Chevy Malibu also employed a more contemporary and realistic female-targeted message with its “Dependable Friend” spot in which one young woman rescues another from a blind date. As the friends drive away, the one who just dumped the dude who described himself as a “professional student” cracks: “Single lane ahead. I’ll be in that lane.”
“As women gain more financial independence, they no longer need to depend on men who have lost ground during the last recession, which was dubbed the ‘mancession’ because of the loss of blue-collar and manufacturing jobs,” says Ann Mack, director of trendspotting at the agency JWT. “You have pop culture imagery of men living in a prolonged adolescence, which is not very attractive, at the same time that motherhood has become untethered from marriage. This is a very attractive group of women for marketers to go after.”
Considering divorce rates and that wives statistically outlive their husbands (the average age of a widow in the U.S. is 56), many women who might not have planned to can expect to live alone at some point. TD Ameritrade recently launched Life 2.0, a site featuring financial-planning tools and information. Lee McAdoo, director of women’s initiatives at TD Ameritrade, underscores the need to customize investment education and advice for women. And little wonder, since 84 percent of women say they feel misunderstood by investment marketers, according to a study by Yankelovich Monitor & Greenfield.
“Women think about investing differently than men who get that adrenaline rush with the opportunity to make great gains,” says McAdoo. “Women are less risk averse and better investors. It’s about investing for the people in their lives and the future. There’s so much jargon in this business. Women want streamlined content. If you meet the needs of women, you’ll exceed those of men.”
Attracting women through their life stages, using the most relevant media, is a priority for travel marketers such as the Cayman Islands Department of Tourism, which runs multiple campaigns targeting those planning events including weddings, honeymoons, family vacations and diving trips.
For example, in marketing to brides, the department says it got the best response using island-wedding imagery in high-impact formats like interstitial Web pages appearing before or after expected content pages, as opposed to banner ads. Moms are most responsive to social media-based promotions. Meanwhile, travelers age 55 and over prefer communications like email and e-newsletters.
The goal is to get those consumers to not only plan next summer’s trip but to keep them coming back through life stages to come. “Once we get those names, we keep reengaging with them,” says Ayanna Victorin, advertising and marketing specialist with the Cayman Islands Department of Tourism. “We know the date of their wedding and can go back to them and suggest they might want to return for an anniversary trip. We start with young women who might be planning a wedding and continue through to the grandmoms. Multifamily vacations are becoming very popular in the Caribbean.” Independent agency Chowder and IPG-owned ID Media handle digital and media duties, respectively, for the tourism authority.
As women fuel the growth of social media—just witness the sudden explosion of scrapbooking site Pinterest—marketers are getting smarter about using that media to reach female consumers beyond just the most readily available demographic stats.
“Social media is proving that it’s less about just gender and age—it’s more about passion and interests,” says Kim Ryneska, group planning director at BBDO in New York. “It allows women to define themselves on their own terms and is leveling the playing field with men.”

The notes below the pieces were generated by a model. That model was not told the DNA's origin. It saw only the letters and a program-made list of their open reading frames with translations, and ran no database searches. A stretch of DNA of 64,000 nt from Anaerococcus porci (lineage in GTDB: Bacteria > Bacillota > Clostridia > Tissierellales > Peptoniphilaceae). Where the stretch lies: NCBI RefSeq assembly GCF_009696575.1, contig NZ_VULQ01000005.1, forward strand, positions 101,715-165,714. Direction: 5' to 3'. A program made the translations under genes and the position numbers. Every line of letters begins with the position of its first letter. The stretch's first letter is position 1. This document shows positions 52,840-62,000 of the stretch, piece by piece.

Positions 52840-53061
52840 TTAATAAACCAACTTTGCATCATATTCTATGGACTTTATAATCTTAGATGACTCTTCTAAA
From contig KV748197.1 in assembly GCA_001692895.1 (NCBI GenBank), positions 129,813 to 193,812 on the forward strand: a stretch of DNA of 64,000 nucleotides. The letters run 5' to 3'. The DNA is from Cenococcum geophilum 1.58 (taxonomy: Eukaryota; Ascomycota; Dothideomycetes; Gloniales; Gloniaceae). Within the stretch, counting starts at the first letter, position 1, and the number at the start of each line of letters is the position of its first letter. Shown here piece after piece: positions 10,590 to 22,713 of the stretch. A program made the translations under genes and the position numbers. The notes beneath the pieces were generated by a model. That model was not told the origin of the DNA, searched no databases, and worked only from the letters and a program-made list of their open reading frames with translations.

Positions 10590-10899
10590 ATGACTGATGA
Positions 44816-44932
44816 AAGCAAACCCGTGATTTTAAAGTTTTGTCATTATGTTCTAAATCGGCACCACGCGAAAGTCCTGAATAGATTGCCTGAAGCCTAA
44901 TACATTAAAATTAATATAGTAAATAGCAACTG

For Frito-Lay, speaking directly to a woman’s passions paid off. Last April, the company made the Guinness World Records for landing the most new Facebook fans in a 24-hour period: 1,571,161. The snack-food marketer had been losing share to smaller brands viewed as healthier options. So last year, it relaunched products like Lay’s, Tostitos and SunChips with all-natural ingredients. Frito-Lay had to convince women of the seed-to-shelf content of its products and its sustainability priorities. As part of the effort, the marketer initiated an integration with FarmVille creator Zynga to let social gamers harvest the vegetables that were the basis of those products, which were then taken to a solar-powered factory and distributed to nearby storefronts.
“The reason it worked was because the FarmVille-integrated story line was authentic to the FarmVille experience, where players have the chance to harvest crops to help create Frito-Lay snacks and earn points,” says Frito-Lay spokesman Chris Kuechenmeister.
Tying a brand’s self-interest with consumer priorities has also made for a successful social strategy for Kellogg’s Special K cereal, which recently expanded its “What will you gain when you lose?” positioning.
“We know women are more successful [at losing weight] when they focus on the positive things that they have to gain when achieving a goal,” says Yuvraj Arora, senior director of ready-to-eat adult cereal at Kellogg.
Harley-Davidson is also using social media to cultivate realistic female images in its communications.
A forthcoming marketing campaign was largely influenced by user input against a creative brief posted by the motorcycle company on Facebook.
“You see a lot of real women in our marketing,” says Amanda Lee, communications manager at Harley-Davidson. “A lot of what we do is not done in a vacuum. It has to be authentic to our target.”
Which may explain why there is still a disconnect between how many marketers view women, and women’s perceptions of themselves.
Kristi Faulkner, co-founder and president of the New York agency Womenkind, suggests that if most women feel advertisers don’t understand them, it could have something to do with the fact that creative departments at ad shops still happen to be dominated by men.
“It’s very easy to put women’s data through a male filter and get it wrong,” says Faulkner, who has worked for agencies including BBDO, Hill Holliday and DDB. “How many women are there working in agency creative departments over the age of 40?”
Noreen O'Leary, Adweek. February 27, 2012